Quality, heat content, volume, compression and deblending. Hydrogen has a much lower Btu value than natural gas, so when hydrogen is blended with natural gas, the blend’s Btu value will be lower than that of pure natural gas. If appliances require a given amount of energy from natural gas, it will take more blended gas to get the same amount of energy. Hydrogen is harder to compress than natural gas, affecting capacity calculations and potentially requiring different compression equipment. When blended gas is delivered to a liquefied natural gas (LNG) facility, without deblending, the hydrogen in the blended gas will not liquefy at the same temperature as natural gas and will increase boil-off gas. The comprehensive study covers these and other related topics.
Pipeline and materials integrity. The comprehensive study, drawing on reference material from a variety of sources and research organizations, contains a discussion of the various pipe grades currently installed on transmission gas pipeline systems and other materials. The approximately 300,000 miles of transmission pipeline of INGAA members incorporates various pipe grades, not all of which can accept hydrogen blends. Hydrogen molecules are much smaller than methane molecules and can find cracks and anomalies in the pipe’s structure and internal coating and start to embrittle the pipe. It’s important for operators to consider the steel grade and quality of their pipelines for blended fuels. Materials integrity calls for evaluating the internal valves, fittings, regulators, meters and elastomers that may not be compatible with hydrogen blends. The effectiveness of sealing materials is of great importance for blended fuels.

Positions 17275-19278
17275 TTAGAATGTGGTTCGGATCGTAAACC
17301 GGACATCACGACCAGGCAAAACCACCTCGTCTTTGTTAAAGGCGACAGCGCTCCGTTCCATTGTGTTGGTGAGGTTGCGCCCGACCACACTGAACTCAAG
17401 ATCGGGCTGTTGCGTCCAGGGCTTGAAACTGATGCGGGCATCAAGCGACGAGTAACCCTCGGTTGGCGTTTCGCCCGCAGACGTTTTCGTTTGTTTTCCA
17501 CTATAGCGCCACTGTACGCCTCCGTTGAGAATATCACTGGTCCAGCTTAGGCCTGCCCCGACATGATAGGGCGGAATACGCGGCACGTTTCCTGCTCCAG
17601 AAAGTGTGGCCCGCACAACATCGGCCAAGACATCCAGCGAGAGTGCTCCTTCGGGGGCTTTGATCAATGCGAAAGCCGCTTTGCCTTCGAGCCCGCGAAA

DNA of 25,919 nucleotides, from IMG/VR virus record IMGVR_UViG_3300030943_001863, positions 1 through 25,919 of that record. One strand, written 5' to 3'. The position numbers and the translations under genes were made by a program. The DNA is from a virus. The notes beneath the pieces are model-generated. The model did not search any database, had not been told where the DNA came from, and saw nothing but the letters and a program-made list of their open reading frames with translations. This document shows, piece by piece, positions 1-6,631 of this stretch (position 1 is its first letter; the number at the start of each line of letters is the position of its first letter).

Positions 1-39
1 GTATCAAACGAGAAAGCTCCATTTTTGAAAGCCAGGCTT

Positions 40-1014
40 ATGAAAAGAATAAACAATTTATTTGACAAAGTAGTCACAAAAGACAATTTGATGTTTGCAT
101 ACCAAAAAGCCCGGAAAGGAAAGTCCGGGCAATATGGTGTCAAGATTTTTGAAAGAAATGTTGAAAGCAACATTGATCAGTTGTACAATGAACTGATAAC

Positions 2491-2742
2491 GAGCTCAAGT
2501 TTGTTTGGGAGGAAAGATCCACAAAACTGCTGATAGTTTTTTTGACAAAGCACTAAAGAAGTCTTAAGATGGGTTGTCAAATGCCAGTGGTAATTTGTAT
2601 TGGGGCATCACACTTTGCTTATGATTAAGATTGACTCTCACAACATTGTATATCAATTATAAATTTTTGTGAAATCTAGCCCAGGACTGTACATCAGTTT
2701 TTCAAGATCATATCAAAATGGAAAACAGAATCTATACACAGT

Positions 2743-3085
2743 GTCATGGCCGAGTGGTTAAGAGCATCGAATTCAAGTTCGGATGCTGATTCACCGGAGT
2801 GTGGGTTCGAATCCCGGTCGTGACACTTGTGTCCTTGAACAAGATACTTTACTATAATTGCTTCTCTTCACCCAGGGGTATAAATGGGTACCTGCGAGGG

Storage. Pipeline Research Council International (PRCI) and other organizations are releasing studies on the challenges of utilizing underground gas storage or converting storage fields to accept hydrogen. The comprehensive study contains a discussion of the types of existing underground storage for natural gas transmission systems, including salt caverns or depleted reservoirs. Salt caverns are very good for hydrogen but are few in number and mostly located along the Gulf Coast. The suitability of depleted reservoirs depends on impurities and water content in the storage field. Aquifer fields have been an effective option for natural gas because the water surrounding a formation prevents the gas from escaping, but water and hydrogen do not react well together. The comprehensive study examines design requirements, conversion of natural gas storage fields to hydrogen storage, and the surface equipment required for liquefied hydrogen.
Where We Stand Today
All of these factors will be of vital interest to operators considering the merits and possibilities of adapting natural gas infrastructure to support an evolution to a carbon-managed economy. Blended hydrogen is one method being explored to help achieve net zero carbon emissions goals. The INGAA Foundation’s comprehensive study provides a thorough evaluation of the current state of the research and a detailed review of the big-picture considerations, from economics to safety and more.
Adoption of hydrogen into energy portfolios will depend on secure and resilient infrastructure. Operators are already exploring the blends and pipe replacement programs that may be needed.